Retrofit Magazine’s annual Metamorphosis Awards recognizes historical development and redevelopment projects in a variety of categories each year, ranging from overall Transformations, to Mixed Use, and Multi-Family projects. In 2020, Quaker Windows & Doors was recognized as part of three astounding renovation projects across the country who received Metamorphosis Awards this year.
Receiving an Honorable Mention in the Transformation category, architect’s LRK out of Memphis, TN, repurposed an abandoned Wonder Bread baking factory into a gorgeous office space and headquarters for Orion Federal Credit Union.
In an effort to pay homage to the history of the building, the developers kept many of the original elements from the structure, reusing them in creative and unique ways to enhance the historic significance of the building. This project also features Quaker Windows & Doors H601 Picture Windows, meant to replicate the feel of the original windows of a former era, while providing the energy efficiency and structural integrity synonymous with today’s window & door technology. Learn more about the project HERE.
In the Multi-Family division of the Metamorphosis Awards, St. Louis architect Trivers won an Honorable Mention for the repurposed Woodward Lofts, which was formerly the 246,000 sq. ft. Woodward & Tiernan Printing Co. facility.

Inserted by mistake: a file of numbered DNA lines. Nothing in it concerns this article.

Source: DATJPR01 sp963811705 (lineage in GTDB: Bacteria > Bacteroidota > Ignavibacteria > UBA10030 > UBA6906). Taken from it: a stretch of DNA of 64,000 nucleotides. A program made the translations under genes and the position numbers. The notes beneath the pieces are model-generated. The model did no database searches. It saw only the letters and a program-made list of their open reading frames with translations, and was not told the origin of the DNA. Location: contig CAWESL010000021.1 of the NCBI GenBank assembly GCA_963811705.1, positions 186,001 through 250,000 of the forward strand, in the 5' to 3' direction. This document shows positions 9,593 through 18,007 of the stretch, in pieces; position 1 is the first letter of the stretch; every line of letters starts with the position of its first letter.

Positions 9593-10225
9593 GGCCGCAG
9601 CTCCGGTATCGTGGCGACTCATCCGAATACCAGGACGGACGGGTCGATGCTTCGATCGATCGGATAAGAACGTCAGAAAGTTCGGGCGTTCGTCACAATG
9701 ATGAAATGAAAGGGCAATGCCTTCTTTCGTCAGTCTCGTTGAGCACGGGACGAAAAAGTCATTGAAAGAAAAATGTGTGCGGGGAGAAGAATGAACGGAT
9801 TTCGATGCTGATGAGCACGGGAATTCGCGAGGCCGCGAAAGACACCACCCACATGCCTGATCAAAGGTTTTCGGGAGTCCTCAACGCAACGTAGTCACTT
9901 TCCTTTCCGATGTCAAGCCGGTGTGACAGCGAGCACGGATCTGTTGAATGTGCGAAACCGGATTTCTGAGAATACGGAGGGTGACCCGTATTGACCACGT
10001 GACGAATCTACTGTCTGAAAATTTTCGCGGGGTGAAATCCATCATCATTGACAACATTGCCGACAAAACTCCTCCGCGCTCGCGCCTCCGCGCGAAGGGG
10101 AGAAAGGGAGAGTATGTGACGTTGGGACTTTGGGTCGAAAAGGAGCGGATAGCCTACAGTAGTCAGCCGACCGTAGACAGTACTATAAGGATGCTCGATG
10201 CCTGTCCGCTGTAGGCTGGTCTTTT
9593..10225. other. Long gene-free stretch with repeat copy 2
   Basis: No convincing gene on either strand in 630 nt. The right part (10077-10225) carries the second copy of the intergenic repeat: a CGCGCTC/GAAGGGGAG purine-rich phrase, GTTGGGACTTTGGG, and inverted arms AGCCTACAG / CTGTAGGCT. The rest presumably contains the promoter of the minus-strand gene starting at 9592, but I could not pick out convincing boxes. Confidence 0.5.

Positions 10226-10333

Initially built in the 1920’s, this member of the National Register of Historic places has been given new life, nearly a century later, in the form of loft apartments. As part of Woodward Lofts’ restoration, Quaker’s H601 Casement and Fixed Units were specifically chosen to replicate the large, original windows that once shed light on the largest printer in St. Louis during the first half of the 20th century.
Receiving an Honorable Mention in the Historic category, architects Kraemer Design Group transformed the abandoned and dilapidated Farwell Building into prime residential property with office space and ground floor restaurants.
Detroit’s historic Farwell Building has seen its fair share of ups and downs since original completion in 1914. While Hollywood saw fit to utilize the dramatic, and distinctive deterioration of the building as a great post-apocalyptic set for several movies in the last 10 years, a local developer saw a much greater potential to bring this building back to its original status and grandeur.
The Farwell building has been fully refurbished into a multi-use facility with luxury residences, offices, and ground floor restaurants. Quaker’s H503, H600 and M600 windows are found throughout the renovation, giving The Farwell a distinguished and upscale view of the Crossroads area of Detroit once more.